This week, I had a dinner with a friend of mine that I hadn't seen in over a decade. Terra is one of those people with whom in no time at all you find yourself having deep conversations, and you leave your time together thinking about things differently.
At one point in the evening, we were talking about achieving goals, and she mentioned an article that she read that talked about how to achieve a goal without becoming obsessive over it. She said that first, you think of a goal, and then you think of the associated ritual that would help you achieve it. So, for example, if your goal is to lose 20 lbs, then the ritual could be, perhaps, a commitment to eat clean and move every day.
Then -- and this is the key part -- once you've figured out the ritual, you focus on that, instead of the goal. So you would, in essence, forget about the 20 lbs, and instead, focus on doing the ritual. At the end of each day, you evaluate: did I move today? Did I eat clean? And if you did, great, mission accomplished. If you didn't, you don't worry about it, and try again the following day.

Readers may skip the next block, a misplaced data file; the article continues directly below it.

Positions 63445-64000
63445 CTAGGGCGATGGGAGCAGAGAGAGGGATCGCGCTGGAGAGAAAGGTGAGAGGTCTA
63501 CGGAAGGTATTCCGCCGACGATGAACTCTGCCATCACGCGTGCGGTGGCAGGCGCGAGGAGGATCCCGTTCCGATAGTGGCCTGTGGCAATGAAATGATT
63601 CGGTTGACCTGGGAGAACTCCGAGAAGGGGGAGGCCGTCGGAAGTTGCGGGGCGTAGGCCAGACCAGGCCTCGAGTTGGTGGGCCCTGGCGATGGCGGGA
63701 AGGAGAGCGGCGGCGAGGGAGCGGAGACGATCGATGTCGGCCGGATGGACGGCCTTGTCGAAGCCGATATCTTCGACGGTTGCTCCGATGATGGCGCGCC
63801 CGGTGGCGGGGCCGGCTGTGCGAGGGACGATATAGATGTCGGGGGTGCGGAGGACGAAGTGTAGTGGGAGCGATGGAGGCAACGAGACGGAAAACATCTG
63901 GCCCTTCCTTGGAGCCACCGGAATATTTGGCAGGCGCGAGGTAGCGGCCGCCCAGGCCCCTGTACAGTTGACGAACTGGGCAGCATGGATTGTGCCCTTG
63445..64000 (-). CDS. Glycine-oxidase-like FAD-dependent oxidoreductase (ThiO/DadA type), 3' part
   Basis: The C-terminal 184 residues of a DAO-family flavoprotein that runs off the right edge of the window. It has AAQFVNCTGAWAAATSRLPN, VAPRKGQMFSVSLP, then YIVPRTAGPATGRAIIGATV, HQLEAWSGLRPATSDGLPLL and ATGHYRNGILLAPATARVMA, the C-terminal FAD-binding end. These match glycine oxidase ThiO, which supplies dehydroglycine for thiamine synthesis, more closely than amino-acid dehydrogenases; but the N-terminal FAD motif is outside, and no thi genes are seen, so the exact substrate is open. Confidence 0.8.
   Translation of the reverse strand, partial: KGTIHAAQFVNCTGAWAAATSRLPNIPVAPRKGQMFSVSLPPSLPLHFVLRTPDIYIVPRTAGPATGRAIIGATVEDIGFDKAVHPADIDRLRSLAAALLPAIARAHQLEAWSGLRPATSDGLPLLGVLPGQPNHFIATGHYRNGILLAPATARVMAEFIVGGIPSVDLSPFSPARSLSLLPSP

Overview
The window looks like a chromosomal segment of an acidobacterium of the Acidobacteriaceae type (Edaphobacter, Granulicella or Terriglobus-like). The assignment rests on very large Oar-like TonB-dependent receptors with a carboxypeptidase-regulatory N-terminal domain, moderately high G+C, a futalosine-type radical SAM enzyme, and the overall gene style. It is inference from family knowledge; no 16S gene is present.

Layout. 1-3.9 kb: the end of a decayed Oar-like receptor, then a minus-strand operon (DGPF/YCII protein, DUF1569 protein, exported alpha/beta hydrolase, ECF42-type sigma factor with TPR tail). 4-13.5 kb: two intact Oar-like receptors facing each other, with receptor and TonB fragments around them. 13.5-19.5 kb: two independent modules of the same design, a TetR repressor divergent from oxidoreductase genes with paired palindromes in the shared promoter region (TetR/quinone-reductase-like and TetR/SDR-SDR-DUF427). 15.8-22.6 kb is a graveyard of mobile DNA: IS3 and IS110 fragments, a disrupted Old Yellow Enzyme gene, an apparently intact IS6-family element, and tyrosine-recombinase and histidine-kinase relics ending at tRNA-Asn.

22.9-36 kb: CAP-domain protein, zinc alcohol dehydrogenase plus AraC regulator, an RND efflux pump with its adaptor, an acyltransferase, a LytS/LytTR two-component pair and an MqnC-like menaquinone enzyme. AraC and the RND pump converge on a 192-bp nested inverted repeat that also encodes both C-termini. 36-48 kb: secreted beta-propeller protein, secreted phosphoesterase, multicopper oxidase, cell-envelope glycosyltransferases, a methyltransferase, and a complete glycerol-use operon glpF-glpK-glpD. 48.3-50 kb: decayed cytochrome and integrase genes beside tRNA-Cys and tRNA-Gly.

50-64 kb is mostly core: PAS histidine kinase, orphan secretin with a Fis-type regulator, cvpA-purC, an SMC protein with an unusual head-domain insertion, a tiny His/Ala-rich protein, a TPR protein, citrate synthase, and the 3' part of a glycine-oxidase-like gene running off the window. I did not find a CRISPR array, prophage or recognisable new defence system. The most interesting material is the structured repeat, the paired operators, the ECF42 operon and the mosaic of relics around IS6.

The result, the article said, is that you'll end up achieving your true goal -- to be fitter and healthier -- and the bonus is that you'll probably meet or even exceed your original goal -- or decide that the original goal wasn't that important. That instead, you'll discover that the ritual itself was really the important thing in the first place.
It's an intriguing thought, and one that I tend to believe. When I first started journaling about 7 years ago, my goal was, originally, to become a prolific diarist: my ritual was to do something in my journal once a day, at least 5 days a week. And this week, in preparation for an upcoming presentation, I went through my old journals for the first time since ... well, ever. I was surprised to discover that over the last 7 years, I've created over 35 journals, filled with colour and imagery and thoughts and words ...
... and it turns out, quite by accident, purely by ritual, I'm a prolific diarist. And I'm good at it.
It makes me wonder what other rituals I should add to my life.
Soundtrack: Practice is perfect by Andy McKee